When a married couple decides to get a divorce, they often want to do so in the quickest, most efficient way possible while minimizing the amount of stress that often accompanies the divorce process. In order to obtain a divorce in Maryland, you need to satisfy one of the “grounds” for divorce under Maryland law. In 2015, Maryland established a new ground for divorce based on mutual consent (or agreement) of the parties. At Greenberg Legal Group LLC, here are a few questions we often get about mutual consent divorce:
Do I Need To Be Separated From My Spouse To Get A Mutual Consent Divorce?
No. Separating from your spouse after deciding to get a divorce can be very difficult for a number of reasons, including the financial impact of finding an independent place to live. Before mutual consent was available as a ground for divorce, you could only obtain an absolute divorce on separation grounds if you were separated from your spouse continuously for a full year. Even then, you would only be able to file for an absolute divorce on 12-month separation grounds but your divorce case would likely take many more months to complete. This is not ideal for anybody looking to quickly get divorced and move on with their lives after the marriage.
With a mutual consent divorce, there is no requirement that you be separated from your spouse. In fact, you can continue to reside with your spouse both during and after the divorce if you and your spouse agree to this arrangement. This may give you additional time to plan for your post-separation and post-divorce life, including where you will live, what you can afford, etc. The lack of any separation requirement is one of the numerous benefits of a mutual consent divorce.
What Do I Need To Obtain A Mutual Consent Divorce?
In order to obtain a mutual consent divorce, you need a written agreement with your spouse which addresses all issues arising from the dissolution of your marriage. These written agreements have several different names, including “Separation Agreements,” “Marital Settlement Agreements” or “Marital Separation Agreements,” among others. Under Maryland law, a mutual consent divorce will only be granted if the written agreement is signed by both parties and addresses the following issues:
- The distribution of marital property, including homes, retirement accounts and other assets; and
- The care, custody, access, and support of minor or dependent children.
Make no mistake – these agreements can be complex and there are often many issues which need to be addressed in the agreement. Your Marital Settlement Agreement, like any other written agreement, is a contract which is legally binding upon you. Therefore, it is essential that your agreement be properly drafted with the assistance of an attorney. Your attorney can also make sure you fully understand the terms of your agreement and answer any questions you may have.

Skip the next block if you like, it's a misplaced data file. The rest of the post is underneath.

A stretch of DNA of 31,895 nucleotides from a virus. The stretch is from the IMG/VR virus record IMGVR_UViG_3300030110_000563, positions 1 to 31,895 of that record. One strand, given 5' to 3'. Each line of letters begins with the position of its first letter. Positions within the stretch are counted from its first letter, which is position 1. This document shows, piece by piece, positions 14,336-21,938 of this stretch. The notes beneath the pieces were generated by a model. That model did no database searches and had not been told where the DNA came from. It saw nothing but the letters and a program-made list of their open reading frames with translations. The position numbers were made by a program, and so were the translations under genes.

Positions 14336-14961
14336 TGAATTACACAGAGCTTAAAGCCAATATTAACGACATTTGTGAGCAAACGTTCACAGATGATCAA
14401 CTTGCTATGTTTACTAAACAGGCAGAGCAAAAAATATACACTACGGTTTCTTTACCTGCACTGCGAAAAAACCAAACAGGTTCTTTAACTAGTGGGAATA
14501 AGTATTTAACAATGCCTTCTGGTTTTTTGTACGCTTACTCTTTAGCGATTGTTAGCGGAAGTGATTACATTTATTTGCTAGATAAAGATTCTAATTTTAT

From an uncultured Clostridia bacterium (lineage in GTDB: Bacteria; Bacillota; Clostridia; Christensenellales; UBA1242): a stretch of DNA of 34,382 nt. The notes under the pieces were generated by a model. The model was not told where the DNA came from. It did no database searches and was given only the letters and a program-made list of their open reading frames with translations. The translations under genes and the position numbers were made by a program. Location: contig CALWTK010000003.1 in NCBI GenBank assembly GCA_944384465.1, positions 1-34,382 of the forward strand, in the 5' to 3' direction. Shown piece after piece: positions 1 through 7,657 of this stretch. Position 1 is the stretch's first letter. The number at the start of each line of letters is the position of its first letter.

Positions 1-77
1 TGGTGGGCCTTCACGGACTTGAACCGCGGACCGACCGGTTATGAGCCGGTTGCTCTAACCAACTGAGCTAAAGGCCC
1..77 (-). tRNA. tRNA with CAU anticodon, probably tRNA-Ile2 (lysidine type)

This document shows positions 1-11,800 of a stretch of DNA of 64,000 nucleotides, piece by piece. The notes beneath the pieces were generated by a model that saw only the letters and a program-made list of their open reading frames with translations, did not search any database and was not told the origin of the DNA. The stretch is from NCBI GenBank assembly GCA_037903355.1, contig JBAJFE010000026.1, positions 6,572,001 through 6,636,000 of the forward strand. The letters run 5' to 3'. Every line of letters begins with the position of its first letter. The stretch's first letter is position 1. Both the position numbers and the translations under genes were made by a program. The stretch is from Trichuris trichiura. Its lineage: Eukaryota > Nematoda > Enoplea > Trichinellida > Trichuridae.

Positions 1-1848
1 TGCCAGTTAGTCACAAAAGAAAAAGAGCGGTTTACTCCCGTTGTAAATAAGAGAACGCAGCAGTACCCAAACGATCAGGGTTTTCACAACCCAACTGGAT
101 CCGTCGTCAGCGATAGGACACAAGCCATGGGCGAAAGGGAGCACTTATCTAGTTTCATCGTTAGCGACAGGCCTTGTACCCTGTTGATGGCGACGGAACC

Once The MSA Is Signed, Am I Divorced?
No, at least not immediately. In order to become officially divorced, you need to obtain a Judgment of Absolute Divorce from the appropriate Court. In most cases, you will need to file a Complaint for Absolute Divorce based on mutual consent grounds and provide the Court with a copy of your written agreement. There are certain legal procedures which then need to be followed which will allow you to obtain your Judgment of Absolute Divorce.
It is important to note that in most mutual consent divorce cases, the Court will often expedite the case to a quicker conclusion than other cases. This is because in a mutual consent divorce – unlike other, contested divorce cases – the parties have already resolved their differences and there aren’t any issues for the Court to decide. By reaching an agreement, the divorce process itself becomes much more simple and can allow the parties to get divorced more quickly.
Robert Greenberg, Esq. and the law firm of Greenberg Legal Group LLC have extensive experience representing clients in divorce actions. We have helped many clients with both Marital Settlement Agreements and mutual consent divorce proceedings. Our firm is located in Annapolis, Maryland and practices in Courts throughout the State of Maryland. Please contact our office at (410) 924 – 7717 for further assistance.
For more information on Marital Settlement Agreements In Maryland, an initial consultation is your next best step. Get the information and legal answers you are seeking by calling (410) 650-4242 today.